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One of the most prevalent (and least original) current political slogans has to be “Take Back Our Country!”
That revisionist, revanchist motto resounded in the UK Brexit campaign, on the part of those who voted to leave the European Union, and now the sentiment has spread to other countries in Europe like France and the Netherlands, as well. You can hear it in many American political campaigns, too, and even in places like Australia and the nations of South America. Just judging from its geographic spread, it seems to have a weird appeal—but what does it really mean?
After all, no one has physically or even symbolically taken anyone else’s country away—all of the world’s nations still exist, pretty much as they have for a while now, their borders intact and their governments more or less in place. I suppose nations like the Ukraine could legitimately say “Take Back Our Country!”, but I can’t think of anyone else who would have a similar claim against recent aggressive hegemony.
Perhaps, I might suggest, what the “Take Back Our Country” slogan really refers to is time.
Many, many people, especially those with more than a few dozen birthday candles on their cakes, have a longing to return to the past. I know I do sometimes. Change scares folks. The future approaches with blinding speed and enormous newness, so the past seems much more familiar and calm and comfortable. We seek consolation in those memories—and because of the way the human brain and memory work, we tend to forget the not-so-wonderful parts of our past, and only recall the glorious, gauzy visions of an idealized time gone by. That sentimental yearning for a romanticized past—the “good old days”—can even block historical facts.
Of course, we all rationally know that the past is gone, and it ain’t coming back.
But our emotions don’t always conform to logic. We still feel that we can somehow reach back into the past and re-create it. To appeal to those emotions, many of the reactionary forces in society, those particularly opposed to change, try to market a nostalgic version of the past: Weren’t things wonderful back then? Couldn’t we just return to what things used to be like? Shouldn’t we, in the face of all the changes a globalizing world presents, “take our country back?”
It’s a tempting message, right?
It may be tempting, but it’s also patently false. At its heart, when you think about it, it’s a big lie: we can go back in time to a better place. Even though we know that’s not possible, some people buy into it. They badly want to steer the ship of state backwards, away from the new. They want a more homogeneous and less global society. They want to remain in power, or continue generating profits, or keep the status quo because it benefits them in some way. They’re scared of the future. They know it creates change, and that change means their privileges may lapse.
The “Take Our Country Back!” slogan applies most prominently to those who value national identity over a more global one; to those who struggle with the opportunities and pressures of immigration and globalization; to those who want to sell us a past-tense, nostalgic version of nativism and nationalism for their own interests.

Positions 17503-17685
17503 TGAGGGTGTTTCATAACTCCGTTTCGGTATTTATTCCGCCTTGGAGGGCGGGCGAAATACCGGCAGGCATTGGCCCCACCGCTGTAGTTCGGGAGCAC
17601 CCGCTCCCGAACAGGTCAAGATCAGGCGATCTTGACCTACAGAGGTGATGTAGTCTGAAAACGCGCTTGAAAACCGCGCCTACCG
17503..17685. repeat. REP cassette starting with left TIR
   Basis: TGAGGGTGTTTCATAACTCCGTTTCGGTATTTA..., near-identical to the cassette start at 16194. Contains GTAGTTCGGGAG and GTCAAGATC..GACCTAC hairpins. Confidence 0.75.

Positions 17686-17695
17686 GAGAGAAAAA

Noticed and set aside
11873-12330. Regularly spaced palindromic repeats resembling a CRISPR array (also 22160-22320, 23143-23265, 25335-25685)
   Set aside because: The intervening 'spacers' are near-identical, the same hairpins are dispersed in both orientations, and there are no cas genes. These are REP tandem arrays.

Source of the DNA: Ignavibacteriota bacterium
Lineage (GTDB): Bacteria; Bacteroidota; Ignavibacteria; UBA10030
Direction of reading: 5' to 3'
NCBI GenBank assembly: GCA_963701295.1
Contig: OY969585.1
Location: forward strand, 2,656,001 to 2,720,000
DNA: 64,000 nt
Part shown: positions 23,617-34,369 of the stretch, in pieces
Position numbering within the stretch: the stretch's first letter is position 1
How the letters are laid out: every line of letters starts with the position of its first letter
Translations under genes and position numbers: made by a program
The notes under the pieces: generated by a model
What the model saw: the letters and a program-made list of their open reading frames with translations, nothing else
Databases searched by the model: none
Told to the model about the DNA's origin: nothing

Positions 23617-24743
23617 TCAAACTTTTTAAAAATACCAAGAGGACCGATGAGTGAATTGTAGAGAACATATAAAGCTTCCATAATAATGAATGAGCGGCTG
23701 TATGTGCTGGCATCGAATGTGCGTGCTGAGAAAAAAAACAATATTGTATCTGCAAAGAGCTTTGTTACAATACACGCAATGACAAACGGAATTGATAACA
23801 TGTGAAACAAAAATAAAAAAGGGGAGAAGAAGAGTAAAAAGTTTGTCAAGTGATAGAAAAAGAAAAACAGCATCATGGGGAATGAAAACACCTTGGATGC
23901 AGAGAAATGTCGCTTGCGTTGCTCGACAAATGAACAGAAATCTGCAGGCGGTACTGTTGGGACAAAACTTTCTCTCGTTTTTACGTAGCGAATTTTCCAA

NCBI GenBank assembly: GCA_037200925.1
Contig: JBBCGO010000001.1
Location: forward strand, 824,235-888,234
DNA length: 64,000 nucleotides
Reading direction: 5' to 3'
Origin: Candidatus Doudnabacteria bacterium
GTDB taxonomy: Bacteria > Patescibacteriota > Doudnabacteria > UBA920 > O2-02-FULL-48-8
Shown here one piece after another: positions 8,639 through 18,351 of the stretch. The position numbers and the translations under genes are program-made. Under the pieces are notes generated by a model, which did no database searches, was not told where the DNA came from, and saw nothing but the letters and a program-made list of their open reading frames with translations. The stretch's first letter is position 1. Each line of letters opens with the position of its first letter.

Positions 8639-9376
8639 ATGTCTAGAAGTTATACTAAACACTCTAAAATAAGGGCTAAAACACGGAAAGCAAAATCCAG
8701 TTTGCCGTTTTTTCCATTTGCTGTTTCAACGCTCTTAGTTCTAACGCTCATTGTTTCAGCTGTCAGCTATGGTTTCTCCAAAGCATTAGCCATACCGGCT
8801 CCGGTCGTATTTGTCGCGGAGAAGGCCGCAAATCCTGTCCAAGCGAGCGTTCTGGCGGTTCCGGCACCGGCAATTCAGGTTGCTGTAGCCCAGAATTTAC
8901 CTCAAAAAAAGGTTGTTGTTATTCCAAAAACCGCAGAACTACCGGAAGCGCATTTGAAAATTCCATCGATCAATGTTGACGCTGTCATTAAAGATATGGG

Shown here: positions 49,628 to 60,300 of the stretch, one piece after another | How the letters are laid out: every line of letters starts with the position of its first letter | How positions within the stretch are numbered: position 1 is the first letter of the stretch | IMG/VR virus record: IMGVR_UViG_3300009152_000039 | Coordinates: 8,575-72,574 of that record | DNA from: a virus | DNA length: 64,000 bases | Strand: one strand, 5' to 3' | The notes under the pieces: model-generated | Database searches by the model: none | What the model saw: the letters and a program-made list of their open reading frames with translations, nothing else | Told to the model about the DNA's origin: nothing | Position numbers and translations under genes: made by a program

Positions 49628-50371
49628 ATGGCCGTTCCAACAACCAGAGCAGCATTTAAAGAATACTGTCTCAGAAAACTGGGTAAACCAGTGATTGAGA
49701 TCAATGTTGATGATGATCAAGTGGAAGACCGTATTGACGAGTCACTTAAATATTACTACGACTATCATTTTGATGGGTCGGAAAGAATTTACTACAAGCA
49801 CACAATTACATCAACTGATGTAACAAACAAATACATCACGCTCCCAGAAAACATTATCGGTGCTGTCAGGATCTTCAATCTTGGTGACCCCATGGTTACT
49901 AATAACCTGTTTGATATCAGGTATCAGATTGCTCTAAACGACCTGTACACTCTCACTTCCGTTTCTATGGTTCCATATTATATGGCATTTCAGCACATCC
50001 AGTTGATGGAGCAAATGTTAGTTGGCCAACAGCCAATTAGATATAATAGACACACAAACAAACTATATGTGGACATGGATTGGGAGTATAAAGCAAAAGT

But the era of nationalism is over. With each passing day, the world shrinks into a smaller and smaller neighborhood. Communication, transportation, education and information have all gone global. Every futurist knows that globalization, along with all of its benefits, challenges and difficulties, forms the future. A limited patriotism, a nativist outlook and a nationalistic worldview can’t take us back to the past—it can only prevent us from fully entering the future:
Patriotism is, fundamentally, a conviction that a particular country is the best in the world because you were born in it… – George Bernard Shaw
Each one owes infinitely more to the human race than to the particular country in which he was born. – Francois Fenelon
Our true nationality is mankind. – H. G. Wells
It is not easy to see how the more extreme forms of nationalism can long survive when men have seen the Earth in its true perspective as a single small globe against the stars. – Arthur C. Clarke
It is not for him to pride himself who loveth his own country, but rather for him who loveth the whole world. The earth is but one country, and mankind its citizens. – Baha’u’llah, Tablets of Baha’u’llah, p. 167.
If we look forward toward the future, we can all see the horizon. It looks stationary, but it’s not. The Earth only turns in one direction, and clocks never run backwards. Stand in a river sometime, and look downstream. That’s time, moving away from you, the past receding further and further every minute. Now turn around and look upstream—that’s the future, coming toward you. You’re much better off, much safer and more secure, when you keep your eyes on the upstream side.
If you point yourself toward the future in that way, you’ll see that everything which rises must converge:
O my Lord, reveal through them the ensign of Unity among mankind and the flag of Love between nations, so that multiplicities may converge into the centre of oneness and harmony, the veils of hatred be rent asunder, the conditions of discord pass away and enmity and rancor vanish from the world of man, so that after disunion the Beloved of Union shall unveil her countenance, animosity be changed into affection, the reign of faction and feud come to an end, and success and prosperity be attained. – Abdu’l-Baha, Star of the West, Volume 1, p. 2.
Next: Does an Open World Mean Mass Migration?